Indigenous literature is removed from curriculum


Madeline Carpinelli, Co-Editor-in-Chief

National book award winner. Taught in schools nationwide. Sherman Alexie’s The Absolutely True Diary of a Part-Time Indian is a truly well-loved book because it talks about the often silenced perspectives of Indigenous communities today, as well as struggles with identity and bullying throughout adolescence. Freshman English classes at Sequoia have been teaching it for years. No matter how much praise it gets, it doesn’t change the extremely triggering themes and ignorant ways it talks about disabilities, mental health, misogyny, homophobia, alcoholism and more, as well as the author’s multiple sexual assault allegations. 

This year, the ninth grade English teachers, excluding some English support classes, decided to remove The Absolutely True Diary of a Part-Time Indian from their curriculum.

One theme that led to its removal was its unintentional enforcement of harmful stereotypes about BIPOC (Black, Indigenous and People Of Color). This book both covers dark topics of oppression and their effects on people of color. Learning about these everyday struggles is clearly important, but when we only choose literature that covers the suffering of BIPOC and nothing of the joys and triumphs of their cultures, we reinforce the idea that they are nothing more than their oppression.

“It’s my commitment but it’s also our school’s commitment to make the curriculum more relevant to [students’] lives and also take into consideration how to engage in difficult conversations that don’t necessarily center the trauma and pain of a person of color,” freshman English teacher Hannah Singh said. “How can we celebrate and appreciate people of diverse backgrounds but not necessarily learning through only traumatic experiences that oppressed groups experience?”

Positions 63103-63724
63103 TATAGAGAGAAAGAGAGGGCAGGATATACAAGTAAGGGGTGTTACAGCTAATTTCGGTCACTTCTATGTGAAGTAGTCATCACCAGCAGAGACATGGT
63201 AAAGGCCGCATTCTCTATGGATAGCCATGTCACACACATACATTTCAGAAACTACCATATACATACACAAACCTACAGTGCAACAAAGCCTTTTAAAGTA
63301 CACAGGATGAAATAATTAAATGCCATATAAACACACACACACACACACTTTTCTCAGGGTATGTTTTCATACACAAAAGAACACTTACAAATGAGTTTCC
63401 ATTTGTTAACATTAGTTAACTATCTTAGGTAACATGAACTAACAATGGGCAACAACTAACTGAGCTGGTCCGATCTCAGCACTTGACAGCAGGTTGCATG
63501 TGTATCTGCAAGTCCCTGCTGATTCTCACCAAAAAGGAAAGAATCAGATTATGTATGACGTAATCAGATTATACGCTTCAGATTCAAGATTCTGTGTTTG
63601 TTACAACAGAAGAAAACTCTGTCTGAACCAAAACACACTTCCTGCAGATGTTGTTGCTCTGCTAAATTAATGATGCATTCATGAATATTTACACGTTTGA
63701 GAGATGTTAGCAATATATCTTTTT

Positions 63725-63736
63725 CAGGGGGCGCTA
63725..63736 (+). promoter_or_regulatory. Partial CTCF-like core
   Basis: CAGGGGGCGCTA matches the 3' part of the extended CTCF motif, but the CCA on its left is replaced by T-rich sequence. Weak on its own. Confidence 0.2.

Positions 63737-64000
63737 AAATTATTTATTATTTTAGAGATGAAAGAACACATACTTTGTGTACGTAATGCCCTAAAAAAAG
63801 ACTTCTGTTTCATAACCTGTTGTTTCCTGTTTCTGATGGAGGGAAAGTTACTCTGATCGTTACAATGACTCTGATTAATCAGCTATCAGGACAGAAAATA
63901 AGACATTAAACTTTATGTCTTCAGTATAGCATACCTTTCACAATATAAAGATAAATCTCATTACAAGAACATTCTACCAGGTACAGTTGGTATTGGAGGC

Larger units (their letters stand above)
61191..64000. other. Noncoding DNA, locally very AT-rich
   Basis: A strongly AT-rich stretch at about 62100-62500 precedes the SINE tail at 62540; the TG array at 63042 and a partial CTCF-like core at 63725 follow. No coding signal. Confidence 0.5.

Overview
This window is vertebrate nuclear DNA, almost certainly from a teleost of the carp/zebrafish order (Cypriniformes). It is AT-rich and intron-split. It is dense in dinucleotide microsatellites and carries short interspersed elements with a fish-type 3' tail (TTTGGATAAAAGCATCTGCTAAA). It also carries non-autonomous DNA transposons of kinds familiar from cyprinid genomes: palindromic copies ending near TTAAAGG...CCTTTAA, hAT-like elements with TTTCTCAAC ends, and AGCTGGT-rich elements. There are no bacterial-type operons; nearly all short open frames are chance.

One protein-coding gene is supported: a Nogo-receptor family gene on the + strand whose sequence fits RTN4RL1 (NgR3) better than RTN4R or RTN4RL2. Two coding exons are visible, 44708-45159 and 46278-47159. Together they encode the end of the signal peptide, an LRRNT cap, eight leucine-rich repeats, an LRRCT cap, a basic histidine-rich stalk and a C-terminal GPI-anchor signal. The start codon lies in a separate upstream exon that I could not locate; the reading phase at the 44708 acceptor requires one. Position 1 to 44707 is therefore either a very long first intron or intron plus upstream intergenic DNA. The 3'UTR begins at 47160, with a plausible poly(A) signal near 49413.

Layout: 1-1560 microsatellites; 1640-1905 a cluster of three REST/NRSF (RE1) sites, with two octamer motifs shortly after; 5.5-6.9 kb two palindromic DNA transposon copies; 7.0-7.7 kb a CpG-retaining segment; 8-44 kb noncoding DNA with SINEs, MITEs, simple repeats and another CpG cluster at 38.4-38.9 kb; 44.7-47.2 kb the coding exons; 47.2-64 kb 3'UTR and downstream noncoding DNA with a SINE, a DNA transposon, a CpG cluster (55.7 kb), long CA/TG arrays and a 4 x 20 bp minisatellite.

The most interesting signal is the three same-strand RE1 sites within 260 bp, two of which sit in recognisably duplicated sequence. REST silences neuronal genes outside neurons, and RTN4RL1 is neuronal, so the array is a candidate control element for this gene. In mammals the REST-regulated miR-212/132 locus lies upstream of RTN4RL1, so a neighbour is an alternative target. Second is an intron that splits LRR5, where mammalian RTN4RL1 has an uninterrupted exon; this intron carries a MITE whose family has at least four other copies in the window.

Although Alexie’s novel brings up several important topics for discussion, it does not use the gentleness and patience that talking about issues of marginalization and mental health require. An example of this is on page 106-107):

“‘I’m not anorexic,’ she says. ‘I’m bulimic.’

She says it with her nose and chin in the air. She gets all arrogant. And then I remember there are a bunch of anorexics who are PROUD to be skinny and starved freaks.”

This is just one of many examples of the unnecessarily aggressive ways that Alexie addresses these sensitive topics. Many students at Sequoia and all over the country struggle with issues like eating disorders, mental health, homophobia, racism and more every day. Talking about the impact of these issues in class can help students feel recognized and seek help. But when characters demonstrating these issues are portrayed as dramatic, one-dimensional and self-absorbed, it only worsens and internalizes the struggles for individual students. There’s no doubt that The Absolutely True Diary of a Part-Time Indian starts conversations about significant topics, but the way they’re addressed destroys any potential for healing communities through conversing and only silences people more.

Alexie’s novel is taught in schools because it’s humorous, relatable and accessible to teens while still including themes like marginalization and identity. It can be argued that Junior’s ignorant inner dialogue adds to his authenticity as a character and that his ideas are meant to be interpreted as naive and wrong. Nevertheless, these ideas can be easily misinterpreted by young students. Considering the author’s history of sexual abuse against women, it’s clear that Alexie participates in the inappropriate sexualization of women in our society. Many argue that one can still appreciate his literature without supporting his ideology through separating the art and the artist. Nevertheless, his ideology will inevitably be conveyed when he writes female characters through his lens of objectification and hypersexualization. A quote on page 109 from the same chapter demonstrates this: